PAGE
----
More patients than ever are going online to find health information and self-diagnose, which is potentially saving the NHS millions of pounds a year, according to separate reports published today.

One report shows the main NHS website received over 100 million visits in the last year, while a separate study from Imperial College found a third of those logging onto avoided booking a GP appointment afterwards - potentially saving the NHS £44 million a year.

The NHS Choices 2010 Annual Report published today shows there has been a 10 percent increase in the number of visits to the NHS website in 2010 compared to 2009, taking the number of times people logged on to the site to well over 100 million.

Separately, Imperial College research found 70 percent of patients use the internet to search for health information, with a third deciding not to visit their GP afterwards as they were able to find the information they were looking for.

Health minister Simon Burns said: "The Imperial College research shows that tools like NHS Choices can help deliver savings."

The 2010 NHS Choices annual report also found:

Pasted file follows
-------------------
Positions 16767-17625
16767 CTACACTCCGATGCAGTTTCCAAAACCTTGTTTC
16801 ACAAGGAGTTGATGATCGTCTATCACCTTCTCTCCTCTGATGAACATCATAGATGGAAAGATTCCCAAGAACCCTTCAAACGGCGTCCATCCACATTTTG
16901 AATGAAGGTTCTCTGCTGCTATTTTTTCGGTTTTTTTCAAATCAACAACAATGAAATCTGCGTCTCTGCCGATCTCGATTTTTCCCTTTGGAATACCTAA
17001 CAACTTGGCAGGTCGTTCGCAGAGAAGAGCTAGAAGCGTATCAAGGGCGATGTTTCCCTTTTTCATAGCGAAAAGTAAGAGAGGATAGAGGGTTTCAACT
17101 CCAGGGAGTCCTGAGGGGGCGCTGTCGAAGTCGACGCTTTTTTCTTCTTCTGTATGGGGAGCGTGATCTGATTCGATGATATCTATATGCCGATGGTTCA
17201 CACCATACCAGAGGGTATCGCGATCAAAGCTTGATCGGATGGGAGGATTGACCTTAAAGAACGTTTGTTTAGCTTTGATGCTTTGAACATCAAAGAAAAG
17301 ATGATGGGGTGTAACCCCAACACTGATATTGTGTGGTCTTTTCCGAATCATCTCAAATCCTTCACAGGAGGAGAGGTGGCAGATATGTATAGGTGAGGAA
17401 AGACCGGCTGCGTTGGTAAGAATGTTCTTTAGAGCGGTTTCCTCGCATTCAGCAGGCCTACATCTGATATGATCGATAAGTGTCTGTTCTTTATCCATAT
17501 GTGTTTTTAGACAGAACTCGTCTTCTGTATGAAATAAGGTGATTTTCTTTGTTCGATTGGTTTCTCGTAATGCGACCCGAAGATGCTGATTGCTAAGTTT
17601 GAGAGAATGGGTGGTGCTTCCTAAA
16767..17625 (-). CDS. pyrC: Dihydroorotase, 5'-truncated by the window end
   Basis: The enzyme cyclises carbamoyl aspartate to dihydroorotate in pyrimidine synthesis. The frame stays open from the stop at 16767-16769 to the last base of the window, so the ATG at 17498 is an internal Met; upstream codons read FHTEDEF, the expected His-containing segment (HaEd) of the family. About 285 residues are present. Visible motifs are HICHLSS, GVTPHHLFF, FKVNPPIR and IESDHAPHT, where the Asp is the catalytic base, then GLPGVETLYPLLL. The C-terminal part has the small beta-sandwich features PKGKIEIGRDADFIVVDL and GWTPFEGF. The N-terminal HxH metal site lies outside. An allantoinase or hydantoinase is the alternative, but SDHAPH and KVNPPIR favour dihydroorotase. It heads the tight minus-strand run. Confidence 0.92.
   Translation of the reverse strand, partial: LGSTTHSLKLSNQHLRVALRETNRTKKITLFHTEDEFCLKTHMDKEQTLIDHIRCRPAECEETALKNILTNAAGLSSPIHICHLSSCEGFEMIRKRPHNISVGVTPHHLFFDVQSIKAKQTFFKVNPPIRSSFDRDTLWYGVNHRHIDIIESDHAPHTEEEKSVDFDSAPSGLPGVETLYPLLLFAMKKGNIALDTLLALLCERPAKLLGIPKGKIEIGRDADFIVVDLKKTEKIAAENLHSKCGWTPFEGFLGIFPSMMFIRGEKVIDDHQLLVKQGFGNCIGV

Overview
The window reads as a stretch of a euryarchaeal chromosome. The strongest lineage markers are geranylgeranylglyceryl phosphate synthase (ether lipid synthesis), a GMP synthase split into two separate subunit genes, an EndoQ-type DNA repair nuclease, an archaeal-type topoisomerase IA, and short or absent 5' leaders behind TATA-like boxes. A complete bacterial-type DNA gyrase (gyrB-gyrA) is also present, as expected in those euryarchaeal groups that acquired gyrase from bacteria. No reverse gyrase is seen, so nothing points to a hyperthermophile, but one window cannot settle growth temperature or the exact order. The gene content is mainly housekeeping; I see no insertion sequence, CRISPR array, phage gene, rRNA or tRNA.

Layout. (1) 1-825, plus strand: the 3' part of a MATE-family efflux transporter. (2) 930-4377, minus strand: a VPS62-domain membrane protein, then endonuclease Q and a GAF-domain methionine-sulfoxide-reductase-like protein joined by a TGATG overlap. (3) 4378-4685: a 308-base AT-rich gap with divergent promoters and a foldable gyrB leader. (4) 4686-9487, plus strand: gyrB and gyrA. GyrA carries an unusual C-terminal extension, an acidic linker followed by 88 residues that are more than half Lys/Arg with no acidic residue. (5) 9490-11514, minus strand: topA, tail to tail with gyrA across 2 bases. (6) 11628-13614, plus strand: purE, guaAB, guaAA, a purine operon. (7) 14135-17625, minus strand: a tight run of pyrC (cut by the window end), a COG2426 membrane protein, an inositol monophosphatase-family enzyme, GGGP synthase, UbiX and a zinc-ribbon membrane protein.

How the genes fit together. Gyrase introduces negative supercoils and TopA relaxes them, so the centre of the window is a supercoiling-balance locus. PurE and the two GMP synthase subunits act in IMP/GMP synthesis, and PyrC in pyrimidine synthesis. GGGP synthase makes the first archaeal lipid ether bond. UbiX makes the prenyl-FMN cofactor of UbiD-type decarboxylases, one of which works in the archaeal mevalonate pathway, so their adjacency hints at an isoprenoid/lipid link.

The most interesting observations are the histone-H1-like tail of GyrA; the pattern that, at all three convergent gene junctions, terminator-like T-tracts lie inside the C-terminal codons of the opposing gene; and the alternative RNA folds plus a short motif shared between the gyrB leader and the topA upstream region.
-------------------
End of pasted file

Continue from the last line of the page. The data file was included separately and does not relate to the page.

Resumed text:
• There were on average 200,000 visits a day to NHS Choices
  • 19 million people turned to NHS Choices to find information on swine flu during the height of the pandemic
  • Over 40,000 patients posted comments about hospitals and GP practices
  • NHS Choices partnered with over 170 external organisations, such as and mumsnet, to allow patients to access reliable health information across the board. This led to 25 million people viewing information on NHS Choices via partner websites.

The publication of reports showing the wide use of the NHS Choices website comes after the government announcement that it would be scrapping the popular NHS Direct phone helpline run by a high percentage of trained nurses.

There are fears that any replacement to NHS Direct will not have the same number of trained staff to help patients deal with medical issues.